Pussy Riot: The Russian Reaction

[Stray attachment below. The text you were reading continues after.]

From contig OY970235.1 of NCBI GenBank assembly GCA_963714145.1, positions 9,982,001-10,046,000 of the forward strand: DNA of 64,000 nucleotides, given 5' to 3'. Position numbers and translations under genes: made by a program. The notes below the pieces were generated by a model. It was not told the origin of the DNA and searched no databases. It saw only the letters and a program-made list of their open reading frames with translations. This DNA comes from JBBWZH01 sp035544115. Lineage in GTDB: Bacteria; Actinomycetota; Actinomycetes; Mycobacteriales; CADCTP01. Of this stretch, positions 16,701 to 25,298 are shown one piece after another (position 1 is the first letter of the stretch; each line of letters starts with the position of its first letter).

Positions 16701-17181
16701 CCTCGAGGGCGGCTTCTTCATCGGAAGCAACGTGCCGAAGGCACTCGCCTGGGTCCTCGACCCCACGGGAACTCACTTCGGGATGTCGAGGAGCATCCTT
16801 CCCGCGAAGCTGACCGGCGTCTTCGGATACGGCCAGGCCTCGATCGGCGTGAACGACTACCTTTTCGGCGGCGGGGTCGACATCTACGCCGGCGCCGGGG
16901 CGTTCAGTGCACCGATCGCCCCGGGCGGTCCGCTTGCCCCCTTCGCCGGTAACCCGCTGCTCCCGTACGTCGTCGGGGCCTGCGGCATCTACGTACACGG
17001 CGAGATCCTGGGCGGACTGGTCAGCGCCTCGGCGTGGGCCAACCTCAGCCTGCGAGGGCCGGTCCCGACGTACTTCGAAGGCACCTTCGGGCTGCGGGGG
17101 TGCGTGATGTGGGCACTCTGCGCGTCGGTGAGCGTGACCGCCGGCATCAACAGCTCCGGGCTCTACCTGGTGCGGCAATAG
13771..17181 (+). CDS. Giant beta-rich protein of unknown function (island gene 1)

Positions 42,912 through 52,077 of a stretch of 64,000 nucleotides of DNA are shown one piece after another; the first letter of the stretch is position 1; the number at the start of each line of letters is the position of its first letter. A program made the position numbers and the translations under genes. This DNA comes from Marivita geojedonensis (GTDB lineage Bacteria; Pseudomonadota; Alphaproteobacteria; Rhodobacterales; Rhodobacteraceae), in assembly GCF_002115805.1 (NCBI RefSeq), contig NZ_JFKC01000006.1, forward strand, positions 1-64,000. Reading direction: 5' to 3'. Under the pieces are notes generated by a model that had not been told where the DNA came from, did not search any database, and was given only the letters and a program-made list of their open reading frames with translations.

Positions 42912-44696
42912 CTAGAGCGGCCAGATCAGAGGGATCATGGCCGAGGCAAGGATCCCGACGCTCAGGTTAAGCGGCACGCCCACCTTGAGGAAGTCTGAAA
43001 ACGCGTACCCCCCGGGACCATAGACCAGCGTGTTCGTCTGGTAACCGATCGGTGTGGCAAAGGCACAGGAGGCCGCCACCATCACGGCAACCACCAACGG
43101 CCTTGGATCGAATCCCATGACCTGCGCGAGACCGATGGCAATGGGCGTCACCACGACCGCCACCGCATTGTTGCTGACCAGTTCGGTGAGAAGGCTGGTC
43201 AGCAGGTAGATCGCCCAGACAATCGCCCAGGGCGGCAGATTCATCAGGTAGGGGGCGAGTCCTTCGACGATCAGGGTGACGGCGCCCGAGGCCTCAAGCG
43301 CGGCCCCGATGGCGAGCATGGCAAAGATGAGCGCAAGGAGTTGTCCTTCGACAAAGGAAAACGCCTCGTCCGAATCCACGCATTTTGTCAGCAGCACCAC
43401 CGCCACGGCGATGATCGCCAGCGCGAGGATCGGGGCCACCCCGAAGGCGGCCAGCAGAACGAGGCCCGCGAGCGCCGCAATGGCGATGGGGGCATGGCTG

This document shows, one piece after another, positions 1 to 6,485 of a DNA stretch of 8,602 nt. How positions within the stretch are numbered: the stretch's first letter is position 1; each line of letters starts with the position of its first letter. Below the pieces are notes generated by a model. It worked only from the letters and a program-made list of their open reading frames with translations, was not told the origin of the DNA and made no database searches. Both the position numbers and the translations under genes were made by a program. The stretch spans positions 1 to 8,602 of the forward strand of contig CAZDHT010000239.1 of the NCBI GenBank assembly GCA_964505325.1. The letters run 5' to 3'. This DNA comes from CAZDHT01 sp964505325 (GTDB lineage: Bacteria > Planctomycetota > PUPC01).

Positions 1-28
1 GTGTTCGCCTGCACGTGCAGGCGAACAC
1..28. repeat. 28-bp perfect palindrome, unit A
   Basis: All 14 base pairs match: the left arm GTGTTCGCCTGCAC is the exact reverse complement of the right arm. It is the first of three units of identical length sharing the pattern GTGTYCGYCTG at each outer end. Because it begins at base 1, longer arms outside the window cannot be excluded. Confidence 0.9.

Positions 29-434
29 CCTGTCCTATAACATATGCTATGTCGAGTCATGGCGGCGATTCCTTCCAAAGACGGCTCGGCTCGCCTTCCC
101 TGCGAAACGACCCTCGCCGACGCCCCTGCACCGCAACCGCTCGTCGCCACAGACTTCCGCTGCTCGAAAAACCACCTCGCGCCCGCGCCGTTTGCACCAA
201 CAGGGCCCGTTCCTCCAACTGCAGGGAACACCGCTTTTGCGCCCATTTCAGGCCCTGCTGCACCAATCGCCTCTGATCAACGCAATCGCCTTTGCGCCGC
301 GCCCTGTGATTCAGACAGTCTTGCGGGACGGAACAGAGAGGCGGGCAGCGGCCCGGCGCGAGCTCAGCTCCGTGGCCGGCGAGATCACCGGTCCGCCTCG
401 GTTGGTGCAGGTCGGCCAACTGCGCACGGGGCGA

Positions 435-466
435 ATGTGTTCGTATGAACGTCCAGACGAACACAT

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Feminist punk group Pussy Riot hit the headlines when three members were jailed after an anti-Putin protest. One, Yekaterina Samutsevich, was later released - but her fellow band members Nadezhda Tolokonnikova and Maria Alyokhina are now serving their sentences in Siberian prison camps. The group came to the attention of the international media circuit in February when they caused a sensation by staging an illegal performance inside Moscow’s famous Cathedral of Christ the Saviour. A group of the women rushed to the altar dancing and crying “Mother of God, Blessed Virgin, drive out Putin!” While their actions were swiftly stopped by church security, by that evening the footage had already been turned into a music video, in which it is possible to see them being removed from the church. The song was entitled Punk Prayer- Mother of God, Chase Putin. To criticise the government and the church in such a holy place is a highly controversial statement in Russia. The video rapidly went viral and the three women were arrested in March. Nadezhda Tolokonnikova and Maria Alyokhina were arrested on the 3rd and charged with hooliganism, and Yekaterina Samutsevich was arrested on the 16th. All three were denied bail and kept in custody until their trial in July. It was in custody that the band members began to gain significant attention due to allegations of harsh treatment. They pleaded not guilty but were each convicted of hooliganism and sentenced to two years imprisonment. Following an appeal, Samutsevich was released on probation on 10th October (essentially because she didn’t appear in the video.) Two other members of the Anti-Kremlin group have allegedly fled Russia to avoid imprisonment. During the past week it emerged that Nadezhda Tolokonnikova and Maria Alyokhina were going to be sent to two prison camps far away from their homes. Alyokhina will serve the remainder of her sentence at a women's prison camp in Perm, a Siberian region notorious for hosting some of the Soviet Union's harshest camps. Tolokonnikova has been sent to Mordovia, a region that also hosts a high number of prisons, this has drawn criticism as her legal team don’t know which camp she is being sent to. Both had petitioned to serve their sentences in Moscow to be closer to their children (Alyokhina has a five-year-old son named Filipp, while Tolokonnikova has a four-year-old daughter named Gera.)
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